Wednesday, June 03, 2009

Eating Disorders

Abdel Kechiche's "The Secret of the Grain" belongs to that rare sub-genre of international cinema that patiently observes a way of life with unwavering naturalism and empathy. While more than two hours of this 153 minute movie concerns itself with the various interactions and tensions that arise over the dinner table with an immigrant family living in France, it's never boring and certainly never wears out its welcome. And when a simple crime surfaces in the final ten minutes, it's not only a crushing revelation to the family patriarch Slimane (a bottom-feeding but very humble character), but its treated by director Kechiche as if the very fabric of time and space has been ripped apart in a quiet explosion. Watching it, I was consumed by anger... disturbed by the seemingly passive manner of laughter by the young criminals, and ultimately overtaken by compassion for Slimane (Habib Boufares). Like the movies of the Dardennes brothers (or, most pointedly, De Sica's classic "The Bicycle Thief"), "The Secret of the Grain" exposes us to the tenuous underbelly of life where a minor inconvenience for us registers as an earth-shattering assault on the lower class 'others'.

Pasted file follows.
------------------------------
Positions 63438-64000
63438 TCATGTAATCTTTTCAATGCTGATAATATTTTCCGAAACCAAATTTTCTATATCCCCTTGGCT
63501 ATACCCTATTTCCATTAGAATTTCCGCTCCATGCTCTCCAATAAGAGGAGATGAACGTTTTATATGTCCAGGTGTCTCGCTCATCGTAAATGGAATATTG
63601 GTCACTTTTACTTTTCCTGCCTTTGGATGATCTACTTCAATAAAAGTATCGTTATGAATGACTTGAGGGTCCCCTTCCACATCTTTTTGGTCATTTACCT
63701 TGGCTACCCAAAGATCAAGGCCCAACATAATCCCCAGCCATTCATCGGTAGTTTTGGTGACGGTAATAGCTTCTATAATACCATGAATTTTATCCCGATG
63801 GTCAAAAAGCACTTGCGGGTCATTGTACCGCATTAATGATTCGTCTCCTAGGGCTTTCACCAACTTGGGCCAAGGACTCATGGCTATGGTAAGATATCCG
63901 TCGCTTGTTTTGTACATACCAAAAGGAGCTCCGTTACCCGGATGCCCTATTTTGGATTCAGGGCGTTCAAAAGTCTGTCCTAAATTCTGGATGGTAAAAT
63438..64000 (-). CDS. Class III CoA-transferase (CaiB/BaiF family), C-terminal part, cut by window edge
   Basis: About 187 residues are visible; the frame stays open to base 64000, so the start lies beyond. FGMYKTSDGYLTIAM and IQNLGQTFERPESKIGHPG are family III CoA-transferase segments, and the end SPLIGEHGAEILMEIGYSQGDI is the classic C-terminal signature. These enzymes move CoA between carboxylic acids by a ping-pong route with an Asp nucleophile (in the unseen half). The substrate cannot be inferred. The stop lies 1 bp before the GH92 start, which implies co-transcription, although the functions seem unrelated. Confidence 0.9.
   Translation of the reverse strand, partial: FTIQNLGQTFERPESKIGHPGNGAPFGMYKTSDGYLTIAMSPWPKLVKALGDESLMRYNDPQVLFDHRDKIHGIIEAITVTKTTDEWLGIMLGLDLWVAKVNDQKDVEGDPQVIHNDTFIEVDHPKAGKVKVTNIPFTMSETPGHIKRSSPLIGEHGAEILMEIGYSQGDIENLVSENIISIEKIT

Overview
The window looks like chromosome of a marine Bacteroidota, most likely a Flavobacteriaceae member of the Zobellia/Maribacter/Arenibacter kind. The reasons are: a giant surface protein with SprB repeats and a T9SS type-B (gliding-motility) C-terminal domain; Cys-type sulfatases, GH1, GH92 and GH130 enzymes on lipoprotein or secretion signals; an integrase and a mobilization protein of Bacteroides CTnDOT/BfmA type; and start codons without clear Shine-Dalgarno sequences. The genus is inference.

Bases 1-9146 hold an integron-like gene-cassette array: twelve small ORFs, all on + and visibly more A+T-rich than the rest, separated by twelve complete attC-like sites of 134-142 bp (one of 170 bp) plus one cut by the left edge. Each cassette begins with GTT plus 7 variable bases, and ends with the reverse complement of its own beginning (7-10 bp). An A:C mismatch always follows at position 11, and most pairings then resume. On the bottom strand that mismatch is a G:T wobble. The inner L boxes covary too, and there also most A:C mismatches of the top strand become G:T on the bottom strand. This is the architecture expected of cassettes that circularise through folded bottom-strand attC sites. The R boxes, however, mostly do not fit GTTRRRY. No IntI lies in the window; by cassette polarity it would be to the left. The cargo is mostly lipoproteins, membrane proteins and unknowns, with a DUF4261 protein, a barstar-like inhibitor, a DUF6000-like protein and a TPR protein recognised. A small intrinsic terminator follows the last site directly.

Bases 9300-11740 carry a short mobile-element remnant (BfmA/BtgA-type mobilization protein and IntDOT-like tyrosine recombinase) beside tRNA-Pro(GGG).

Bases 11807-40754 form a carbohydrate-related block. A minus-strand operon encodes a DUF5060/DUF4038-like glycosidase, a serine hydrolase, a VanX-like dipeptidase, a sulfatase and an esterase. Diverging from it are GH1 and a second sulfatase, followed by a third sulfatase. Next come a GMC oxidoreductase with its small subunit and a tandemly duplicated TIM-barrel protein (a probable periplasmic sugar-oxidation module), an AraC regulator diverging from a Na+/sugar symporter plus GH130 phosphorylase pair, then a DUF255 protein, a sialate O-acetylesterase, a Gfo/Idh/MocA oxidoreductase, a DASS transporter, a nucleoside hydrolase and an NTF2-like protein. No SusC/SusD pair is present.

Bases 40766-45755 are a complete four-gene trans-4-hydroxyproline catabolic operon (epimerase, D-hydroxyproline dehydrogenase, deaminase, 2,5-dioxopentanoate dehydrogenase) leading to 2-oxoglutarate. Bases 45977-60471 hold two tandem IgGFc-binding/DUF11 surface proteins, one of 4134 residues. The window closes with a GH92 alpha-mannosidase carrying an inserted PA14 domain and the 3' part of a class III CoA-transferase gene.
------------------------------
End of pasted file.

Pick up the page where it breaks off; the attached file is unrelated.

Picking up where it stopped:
But, I'm allowing my praise to get ahead of me here. Set in modern day Southern France, Slimane is the central figure to a large family. Quickly after losing his job though, he embarks on refurbishing a boat and opening a couscous restaurant. We follow Slimane and are slowly introduced to his large family (over Sunday dinner, of course) where the camera restlessly conveys the passion, trust and (at times) dissolution of the various family members. Slimane is divorced, occasionally seeing his overbearing daughter but preferring the company of his girlfriend and her daughter Rym (a miraculous Hafsia Herzi). Slimane is subdued, introverted and Rym dotes on him like the father she never had. It's their relationship that soon overshadows everything else in the film. They dress up and attempt to gain the proper licenses and permits to open the restaurant, yet only encounter the nastiness of that thing we call bureaucracy. Then, through a stroke of business ingenuity, Slimane prepares a party for big spenders and city officials to gain support and backing for his idea. But, trouble arises and Kechiche strings out the final dinner party to almost unbearable proportions as a small mistake soon envelops the whole family and Slimane especially.

As previously mentioned, "The Secret of the Grain" builds up strong camaraderie between the viewer and its characters. While some may find Kechiche's filmmaking style pretentious- such as the scene where Slimane's daughter in law suspects her husband is cheating on her and she explodes on Slimane in a scene that rolls on for several minutes in an exhaustive array of screams and tears or the final belly dancing scene- for me it all made sense. I was immediately drawn into this world... its messiness.... its complete abandonment of usual character development... it all felt like the best of John Cassavates where we watch people dissolve and bounce off each other through laughter and talk. It may not be a defining idea, but "The Secret of the Grain" hits all the right notes. And the food looks incredible.

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